In 2015, with the support of Shaw Media, now Corus, WCT introduced the Protégé Project. It is a career sponsorship program that matches an influential Canadian executive champion with a C-Suite ready female protégé. WCT forms the matches across companies and among the segments of the digital economy – broadcasting, telecommunications, digital content and technology. The program aims to increase the number of women in senior decision-making positions in Canada. And it appears to be working. In only it’s second year of operations with 30 proteges and champions matched, participants report a high level of satisfaction with the impact the program has had on their careers. Some have even seen their careers and their companies make significant advancements while participating in the one-year program.
Christin Wiedemann, Chief Scientist and Co-CEO of Professional Quality Assurance Limited in Vancouver and Ottawa-based Namir Anani, President and CEO of the Information and Communications Technology Council were one of the program’s inaugural teams.
They described their experiences with WCT:
What is the difference between mentorship and sponsorship?
Namir: Mentorship is about being a source of advice, sharing lessons learnt, and guidance to tackle career challenges, while sponsorship involves a planning and positioning strategy to advance a career objective by being an ambassador and an advocate on behalf of the protégée. As a sponsor, you’re called upon to seize the opportunities for the protégée by leveraging your circles, networks, and other potential channels to advance the protégée’s career objectives.
Christin: That’s right, a sponsor is someone who actively promotes you with the outspoken goal of helping you advance your career.
How did you define the objectives of your Protege engagement?
Namir: We started initially by having a better understanding of each other’s skills, experiences, networks, and aspirations. This was done over the first two weeks of the engagement.
Christin: In our first meeting, we set up a framework for how we would work together, and we agreed on a set of goals for the engagement.
Namir: Then we started to explore current opportunities that were before us that we could leverage such as key conferences, networking opportunities, relevant meetings, presentations, others. Once this was done we had a clear understanding of what could be achieved and set out goals for the year ahead.
Christin: In each monthly meeting, we tried to make progress towards those goals, and we took detailed meeting notes with action items to make sure we stayed on track.Distance was never an issue – we used Skype to set up video conference meeting, but we also had the opportunity to meet in person.
Namir: Yes, we had a chance to personally meet in Vancouver while I was on business travel in BC, and also when Christin joined me at the Telecom Conference in Toronto where we planned for a larger networking opportunity with key executives in the digital and media space.
What were the outcomes of your Protege engagement?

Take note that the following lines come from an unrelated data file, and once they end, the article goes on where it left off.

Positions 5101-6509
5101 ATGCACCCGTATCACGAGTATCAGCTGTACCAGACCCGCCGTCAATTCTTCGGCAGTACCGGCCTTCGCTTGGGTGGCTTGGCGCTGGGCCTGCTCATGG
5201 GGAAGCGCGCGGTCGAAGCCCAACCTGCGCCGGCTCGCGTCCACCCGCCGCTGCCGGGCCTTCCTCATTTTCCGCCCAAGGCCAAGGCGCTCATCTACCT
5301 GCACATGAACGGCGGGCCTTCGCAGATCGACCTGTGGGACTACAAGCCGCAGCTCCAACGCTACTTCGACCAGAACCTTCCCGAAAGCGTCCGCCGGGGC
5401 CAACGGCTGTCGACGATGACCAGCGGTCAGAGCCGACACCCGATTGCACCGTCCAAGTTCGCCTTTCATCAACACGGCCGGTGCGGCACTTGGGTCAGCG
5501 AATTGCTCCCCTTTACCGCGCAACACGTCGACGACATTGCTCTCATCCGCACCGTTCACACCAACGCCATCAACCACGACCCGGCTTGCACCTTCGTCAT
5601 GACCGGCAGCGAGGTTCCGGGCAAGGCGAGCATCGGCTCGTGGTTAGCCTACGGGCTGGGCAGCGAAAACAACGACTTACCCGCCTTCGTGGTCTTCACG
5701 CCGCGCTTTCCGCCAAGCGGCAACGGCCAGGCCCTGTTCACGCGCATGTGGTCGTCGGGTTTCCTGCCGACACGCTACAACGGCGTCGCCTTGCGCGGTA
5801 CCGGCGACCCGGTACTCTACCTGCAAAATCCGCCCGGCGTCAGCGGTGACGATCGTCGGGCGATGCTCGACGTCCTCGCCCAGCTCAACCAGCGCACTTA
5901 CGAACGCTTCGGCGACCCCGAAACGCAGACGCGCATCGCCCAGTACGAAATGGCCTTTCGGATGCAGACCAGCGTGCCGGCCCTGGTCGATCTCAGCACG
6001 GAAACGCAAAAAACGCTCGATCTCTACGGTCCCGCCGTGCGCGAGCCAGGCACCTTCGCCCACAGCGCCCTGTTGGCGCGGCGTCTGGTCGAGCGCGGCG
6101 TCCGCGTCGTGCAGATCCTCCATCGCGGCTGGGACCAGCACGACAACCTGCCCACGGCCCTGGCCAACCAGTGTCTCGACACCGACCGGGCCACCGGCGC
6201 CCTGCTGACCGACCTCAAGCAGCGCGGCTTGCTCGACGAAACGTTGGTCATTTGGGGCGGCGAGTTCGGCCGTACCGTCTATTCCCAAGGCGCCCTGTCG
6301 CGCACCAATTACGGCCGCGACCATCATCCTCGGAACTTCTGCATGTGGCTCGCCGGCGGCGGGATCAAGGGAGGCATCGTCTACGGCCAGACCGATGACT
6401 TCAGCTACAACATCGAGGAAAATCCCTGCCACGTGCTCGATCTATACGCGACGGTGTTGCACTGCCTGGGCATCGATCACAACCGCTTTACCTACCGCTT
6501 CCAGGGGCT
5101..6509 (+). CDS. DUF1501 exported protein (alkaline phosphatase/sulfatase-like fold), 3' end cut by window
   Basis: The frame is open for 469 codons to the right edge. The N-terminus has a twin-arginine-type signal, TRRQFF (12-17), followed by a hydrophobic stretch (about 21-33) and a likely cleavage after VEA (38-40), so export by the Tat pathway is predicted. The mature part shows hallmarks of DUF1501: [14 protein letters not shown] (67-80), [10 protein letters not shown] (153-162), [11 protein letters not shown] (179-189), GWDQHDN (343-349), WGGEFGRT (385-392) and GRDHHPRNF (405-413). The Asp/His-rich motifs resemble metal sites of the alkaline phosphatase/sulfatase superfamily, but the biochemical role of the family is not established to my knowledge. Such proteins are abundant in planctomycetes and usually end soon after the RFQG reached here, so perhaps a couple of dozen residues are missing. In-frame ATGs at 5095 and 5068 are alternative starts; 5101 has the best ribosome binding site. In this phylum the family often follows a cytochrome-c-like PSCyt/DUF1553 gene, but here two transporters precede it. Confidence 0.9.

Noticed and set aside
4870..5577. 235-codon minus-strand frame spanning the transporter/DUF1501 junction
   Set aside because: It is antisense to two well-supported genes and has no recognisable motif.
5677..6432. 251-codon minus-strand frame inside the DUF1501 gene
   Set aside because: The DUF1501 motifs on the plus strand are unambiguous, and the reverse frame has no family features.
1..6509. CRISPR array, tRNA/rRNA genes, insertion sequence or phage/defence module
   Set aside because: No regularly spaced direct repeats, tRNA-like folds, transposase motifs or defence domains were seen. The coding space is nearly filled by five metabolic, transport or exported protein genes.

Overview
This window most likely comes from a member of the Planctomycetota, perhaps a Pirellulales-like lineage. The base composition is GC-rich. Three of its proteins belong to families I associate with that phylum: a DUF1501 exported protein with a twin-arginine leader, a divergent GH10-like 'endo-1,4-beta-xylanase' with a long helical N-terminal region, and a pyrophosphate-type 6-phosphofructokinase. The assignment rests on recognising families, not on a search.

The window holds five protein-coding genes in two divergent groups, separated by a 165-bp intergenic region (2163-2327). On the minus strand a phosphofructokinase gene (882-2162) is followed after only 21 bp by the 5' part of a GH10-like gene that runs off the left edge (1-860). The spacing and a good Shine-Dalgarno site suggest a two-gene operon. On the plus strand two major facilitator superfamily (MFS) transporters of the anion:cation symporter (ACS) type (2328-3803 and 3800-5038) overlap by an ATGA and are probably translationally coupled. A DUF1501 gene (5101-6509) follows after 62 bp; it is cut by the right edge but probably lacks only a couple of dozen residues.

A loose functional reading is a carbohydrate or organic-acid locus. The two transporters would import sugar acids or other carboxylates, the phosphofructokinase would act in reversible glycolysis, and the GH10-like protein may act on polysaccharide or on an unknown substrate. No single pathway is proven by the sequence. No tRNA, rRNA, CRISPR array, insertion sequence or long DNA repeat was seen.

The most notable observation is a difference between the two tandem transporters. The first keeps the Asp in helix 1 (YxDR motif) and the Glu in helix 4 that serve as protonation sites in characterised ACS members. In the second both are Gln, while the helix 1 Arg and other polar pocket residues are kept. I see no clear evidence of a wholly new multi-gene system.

Christin: Namir introduced me to organizations, projects, conferences, meetings and people I didn’t know of before. My network has expanded, but I have also identified initiatives that align with my company’s goals, and that I’m actively pursuing or participating in.
I was promoted to co-CEO in April of 2015. It was my boss who told me about the Protégé program and encouraged me to apply. Having access to Namir as a career sponsor made the transition into the co-CEO role smoother and less intimidating. For me the timing was just perfect - there couldn't have been a better time for me to have an executive sponsor than as I was moving into a much bigger role than I'd ever had before!
Namir: The engagement certainly gave me a deeper sense of appreciation for the challenges faced by women leaders in their quest to achieve their career aspirations. Christen is certainly a gem that any top company would want to have leading their organization.
Christin: It was great for me and it was great for the company too. Namir helped me refine and expand our sales pitch. Through long discussions around my company’s value proposition, and industry needs and trends, I arrived at a succinct pitch that I continue using when presenting our company’s services and the value we add.
Namir: We took care to ensure that the goals we set were beneficial for both Christin and her company. It was important if she was going to invest the time and effort in attending a conference in Toronto to meet with key leaders, that the opportunity, while meaningful for her career aspirations, was also business growth opportunity for her company.
Would you recommend a Protege engagement for other executive sponsors?
Christin: Absolutely. It presents a unique opportunity to get paired with an executive sponsor you would otherwise not have access to. I also appreciate how the protégés and sponsors are matched. If I picked my own sponsor I would likely pick someone that is like me, with similar background and experiences, but also similar strengths and weaknesses. Having someone else select a sponsor for you, means you are more likely to be challenged, and you’ll have a more powerful learning experience.
Furthermore, the program is very well structured and managed, which I think is key for its success, and for the protégés to enjoy the full benefits of it.
Namir: It’s a great experience for sponsors too. A sponsorship engagement is more than connecting protégés with career opportunities, its about seeing the brilliance in others, and to help them see the potential within. In doing so you meet great talent that will also inspire you in your own career journey.
This is an exerpt from Closing the Gender Gap: A Blueprint for Women's Leadership whitepaper. Explore the report, and the strategies uncovered by consulting over 200 business leaders for attracting, retaining and advancing women in ICT.